“If you’re going around doing cool pavement, that’s not primarily what will improve your thermal comfort,” says Kelly Turner, assistant professor of urban planning at UCLA’s Luskin Center, who studies urban heat mitigation. “Shade will determine whether you’re comfortable or not.”

According to the Los Angeles Urban Cooling Collaborative, a coalition of groups working on cooling solutions, a combination of increased tree canopy, cool pavements, and reflective roofs can work together to improve thermal comfort—enough to reduce heat-related deaths by more than 25 percent.

Planting more trees is by far the most effective and efficient way to cool a city—in addition to providing many more public health and ecological benefits. Cool roofs—which LA mandates on all new structures—have proven benefits without adding too much to construction costs.

But cool pavements, which are more expensive and energy-intensive to install and maintain, don’t do much for people using sidewalks. And the city can’t yet put cool pavements on big streets served by transit like Sepulveda, which is, at times, up to 10 lanes wide in the Valley.

“The cool pavements aren’t going to save everybody,” says Molly Peterson, an environmental reporter for KQED who has spent the past several years studying the effect of heat on residents of low-income Valley neighborhoods. “It’s great for side streets, but it’s not enough.”

Peterson has spent some of LA’s hottest days at unsheltered bus stops in the Valley, handing out water and talking to Metro riders. “When I talked to some people, they said, ‘I physically cannot wait 40 minutes in the sun.’”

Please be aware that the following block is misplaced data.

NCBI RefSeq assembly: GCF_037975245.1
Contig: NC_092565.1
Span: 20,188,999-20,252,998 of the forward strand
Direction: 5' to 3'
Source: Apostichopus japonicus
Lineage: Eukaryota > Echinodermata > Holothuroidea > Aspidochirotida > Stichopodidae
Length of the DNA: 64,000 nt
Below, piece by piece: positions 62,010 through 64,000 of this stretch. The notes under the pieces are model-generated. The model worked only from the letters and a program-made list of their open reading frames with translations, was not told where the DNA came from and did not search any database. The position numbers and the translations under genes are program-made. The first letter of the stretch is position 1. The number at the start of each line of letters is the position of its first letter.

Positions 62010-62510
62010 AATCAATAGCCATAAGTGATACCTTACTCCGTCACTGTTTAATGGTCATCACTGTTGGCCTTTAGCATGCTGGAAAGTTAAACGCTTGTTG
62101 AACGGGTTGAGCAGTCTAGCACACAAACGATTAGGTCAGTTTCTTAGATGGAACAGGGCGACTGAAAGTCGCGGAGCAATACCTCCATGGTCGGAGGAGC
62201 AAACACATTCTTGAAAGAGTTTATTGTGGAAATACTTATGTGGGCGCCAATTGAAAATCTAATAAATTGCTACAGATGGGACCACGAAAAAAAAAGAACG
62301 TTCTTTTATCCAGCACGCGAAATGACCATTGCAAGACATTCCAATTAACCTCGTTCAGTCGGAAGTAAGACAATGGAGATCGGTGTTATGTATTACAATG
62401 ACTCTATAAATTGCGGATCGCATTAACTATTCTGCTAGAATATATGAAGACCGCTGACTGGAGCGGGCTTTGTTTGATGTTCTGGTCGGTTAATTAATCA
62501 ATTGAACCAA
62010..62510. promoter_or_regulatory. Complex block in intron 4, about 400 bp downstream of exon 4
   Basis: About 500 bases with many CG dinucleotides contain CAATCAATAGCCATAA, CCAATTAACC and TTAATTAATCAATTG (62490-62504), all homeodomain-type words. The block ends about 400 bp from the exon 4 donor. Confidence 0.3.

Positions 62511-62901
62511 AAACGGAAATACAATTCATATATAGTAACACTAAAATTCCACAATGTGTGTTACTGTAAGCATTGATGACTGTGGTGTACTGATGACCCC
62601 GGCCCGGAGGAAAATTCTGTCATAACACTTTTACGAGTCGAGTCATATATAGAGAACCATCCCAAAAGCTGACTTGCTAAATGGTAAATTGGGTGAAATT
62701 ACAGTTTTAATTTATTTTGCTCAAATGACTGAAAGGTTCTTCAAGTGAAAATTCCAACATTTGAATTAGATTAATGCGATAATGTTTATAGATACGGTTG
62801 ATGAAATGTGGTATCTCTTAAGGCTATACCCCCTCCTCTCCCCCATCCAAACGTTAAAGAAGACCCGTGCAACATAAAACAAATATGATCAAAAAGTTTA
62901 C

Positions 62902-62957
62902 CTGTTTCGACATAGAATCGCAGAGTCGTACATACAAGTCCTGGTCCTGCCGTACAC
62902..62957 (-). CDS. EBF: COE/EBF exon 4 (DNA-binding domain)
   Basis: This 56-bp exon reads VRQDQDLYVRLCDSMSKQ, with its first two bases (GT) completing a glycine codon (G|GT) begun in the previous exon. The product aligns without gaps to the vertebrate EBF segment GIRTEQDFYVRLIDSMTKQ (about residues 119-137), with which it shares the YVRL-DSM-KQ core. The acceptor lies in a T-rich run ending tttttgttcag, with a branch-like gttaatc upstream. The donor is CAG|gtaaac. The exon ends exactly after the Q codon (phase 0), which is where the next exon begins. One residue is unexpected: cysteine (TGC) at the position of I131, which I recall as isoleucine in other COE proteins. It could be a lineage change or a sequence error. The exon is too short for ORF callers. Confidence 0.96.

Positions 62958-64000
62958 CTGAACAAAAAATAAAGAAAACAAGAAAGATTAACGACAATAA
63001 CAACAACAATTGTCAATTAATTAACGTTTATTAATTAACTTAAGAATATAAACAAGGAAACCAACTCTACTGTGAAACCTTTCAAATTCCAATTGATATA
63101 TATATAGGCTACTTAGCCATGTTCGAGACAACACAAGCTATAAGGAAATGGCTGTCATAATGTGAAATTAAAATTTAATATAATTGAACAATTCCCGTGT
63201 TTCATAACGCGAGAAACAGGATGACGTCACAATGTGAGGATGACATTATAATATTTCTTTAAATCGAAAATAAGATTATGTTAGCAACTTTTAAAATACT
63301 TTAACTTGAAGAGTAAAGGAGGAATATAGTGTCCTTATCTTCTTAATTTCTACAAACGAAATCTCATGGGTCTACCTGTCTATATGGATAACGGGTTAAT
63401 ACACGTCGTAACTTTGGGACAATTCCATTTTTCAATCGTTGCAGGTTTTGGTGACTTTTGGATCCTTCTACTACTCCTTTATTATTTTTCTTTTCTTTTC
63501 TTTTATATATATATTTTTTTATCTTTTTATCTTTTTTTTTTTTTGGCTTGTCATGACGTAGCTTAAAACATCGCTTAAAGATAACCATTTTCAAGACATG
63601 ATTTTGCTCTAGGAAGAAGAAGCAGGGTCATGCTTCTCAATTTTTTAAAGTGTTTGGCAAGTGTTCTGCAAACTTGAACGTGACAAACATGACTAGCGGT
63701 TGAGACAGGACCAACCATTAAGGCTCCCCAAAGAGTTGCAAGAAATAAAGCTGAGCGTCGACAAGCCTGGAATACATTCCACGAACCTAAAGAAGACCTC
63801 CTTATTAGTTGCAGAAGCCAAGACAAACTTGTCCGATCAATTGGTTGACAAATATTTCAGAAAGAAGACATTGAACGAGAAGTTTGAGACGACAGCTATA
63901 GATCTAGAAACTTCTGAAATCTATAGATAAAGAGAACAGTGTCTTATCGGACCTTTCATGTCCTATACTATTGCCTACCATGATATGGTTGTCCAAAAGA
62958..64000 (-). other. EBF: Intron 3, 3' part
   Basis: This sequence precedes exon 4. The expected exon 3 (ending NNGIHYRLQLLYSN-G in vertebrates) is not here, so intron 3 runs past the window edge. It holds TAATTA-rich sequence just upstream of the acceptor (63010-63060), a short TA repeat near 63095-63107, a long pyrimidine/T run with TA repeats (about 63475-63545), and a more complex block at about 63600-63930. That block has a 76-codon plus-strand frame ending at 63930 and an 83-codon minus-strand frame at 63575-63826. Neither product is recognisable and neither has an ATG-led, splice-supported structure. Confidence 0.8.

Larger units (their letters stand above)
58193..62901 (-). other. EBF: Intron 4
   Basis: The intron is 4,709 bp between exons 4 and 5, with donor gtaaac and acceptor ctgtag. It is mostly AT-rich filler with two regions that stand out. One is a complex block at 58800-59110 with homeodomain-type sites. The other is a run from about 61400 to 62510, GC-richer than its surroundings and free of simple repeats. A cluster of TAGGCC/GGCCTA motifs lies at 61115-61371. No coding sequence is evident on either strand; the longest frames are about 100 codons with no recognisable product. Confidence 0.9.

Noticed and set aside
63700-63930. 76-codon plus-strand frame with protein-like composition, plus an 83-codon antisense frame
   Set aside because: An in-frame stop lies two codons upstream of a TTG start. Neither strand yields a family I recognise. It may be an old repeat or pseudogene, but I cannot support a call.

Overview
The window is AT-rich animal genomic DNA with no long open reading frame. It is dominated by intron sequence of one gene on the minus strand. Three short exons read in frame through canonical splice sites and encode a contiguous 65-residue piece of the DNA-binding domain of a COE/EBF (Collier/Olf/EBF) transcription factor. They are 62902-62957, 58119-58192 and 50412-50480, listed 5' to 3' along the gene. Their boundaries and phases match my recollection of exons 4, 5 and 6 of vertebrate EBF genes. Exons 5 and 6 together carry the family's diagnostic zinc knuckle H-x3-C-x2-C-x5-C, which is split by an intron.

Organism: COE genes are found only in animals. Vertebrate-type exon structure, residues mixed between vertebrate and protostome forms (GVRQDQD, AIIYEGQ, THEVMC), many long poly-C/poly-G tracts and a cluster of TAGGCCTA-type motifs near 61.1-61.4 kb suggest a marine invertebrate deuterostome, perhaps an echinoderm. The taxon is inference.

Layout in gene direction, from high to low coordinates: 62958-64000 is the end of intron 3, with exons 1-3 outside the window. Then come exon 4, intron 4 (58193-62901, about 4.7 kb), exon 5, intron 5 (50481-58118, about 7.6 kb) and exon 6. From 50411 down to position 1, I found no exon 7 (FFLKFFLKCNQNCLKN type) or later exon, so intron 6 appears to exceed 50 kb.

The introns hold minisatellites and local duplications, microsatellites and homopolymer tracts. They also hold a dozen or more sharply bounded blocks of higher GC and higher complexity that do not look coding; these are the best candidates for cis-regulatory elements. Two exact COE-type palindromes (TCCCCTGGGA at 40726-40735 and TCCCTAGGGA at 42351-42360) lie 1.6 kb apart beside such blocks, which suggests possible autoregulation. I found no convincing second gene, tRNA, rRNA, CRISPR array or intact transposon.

What Peterson would like to see from the city is as much energy and attention as the cool streets have gotten being devoted to creating a comprehensive shading program.

“Other cities are focusing on getting shade into public places, putting the shade in places where people are outside,” she says. “We may have a mandate that serves the past, we don’t have a mandate that serves the future.”


An unsheltered bus bench in West Hills is 130 degrees at noon.

A sun-baked community in the northeast corner of the Valley might offer a glimpse of that future: San Fernando, a city of 24,000 people. Heading north from the city’s pretty, historic downtown, there are not only well-maintained street trees, but every third parking spot has been torn out and replaced with another tree, doubling the shading effect on the sidewalk.

Nineteen years ago, San Fernando Mayor Cindy Montañez used streetscape improvement dollars from Metro to plant the trees in the street.

“We weren’t doing it under this idea of climate change,” she says. “We were just saying, ‘Damn it’s hot, we need more trees.’ Eventually that became this idea of urban cooling.”

“More trees” has now become almost the unofficial city motto for San Fernando. Montañez, who is now CEO of TreePeople, championed an effort to canvass the community in the name of cooling, clustering groves of trees near schools and senior centers, giving away hundreds of fruit trees at events, and knocking on doors where people didn’t have street trees and offering to plant them.

The idea of swapping pavement for tree-planting might resonate with LA’s newly appointed city forest officer, Rachel Malarich, who is an alumna of TreePeople. It also might be the only real chance the city has to cool itself down, says Swain, the climate scientist.

“At some point, someone is going to have to look at what to do with the fact that LA has so much pavement,” he says. “It’s hard to envision LA not being a car city, but on the other hand, it’s hard to imagine a future where things remain the same. How can LA rethink its pavement in terms of, will there be a need for 10-lane roads in 30 years?”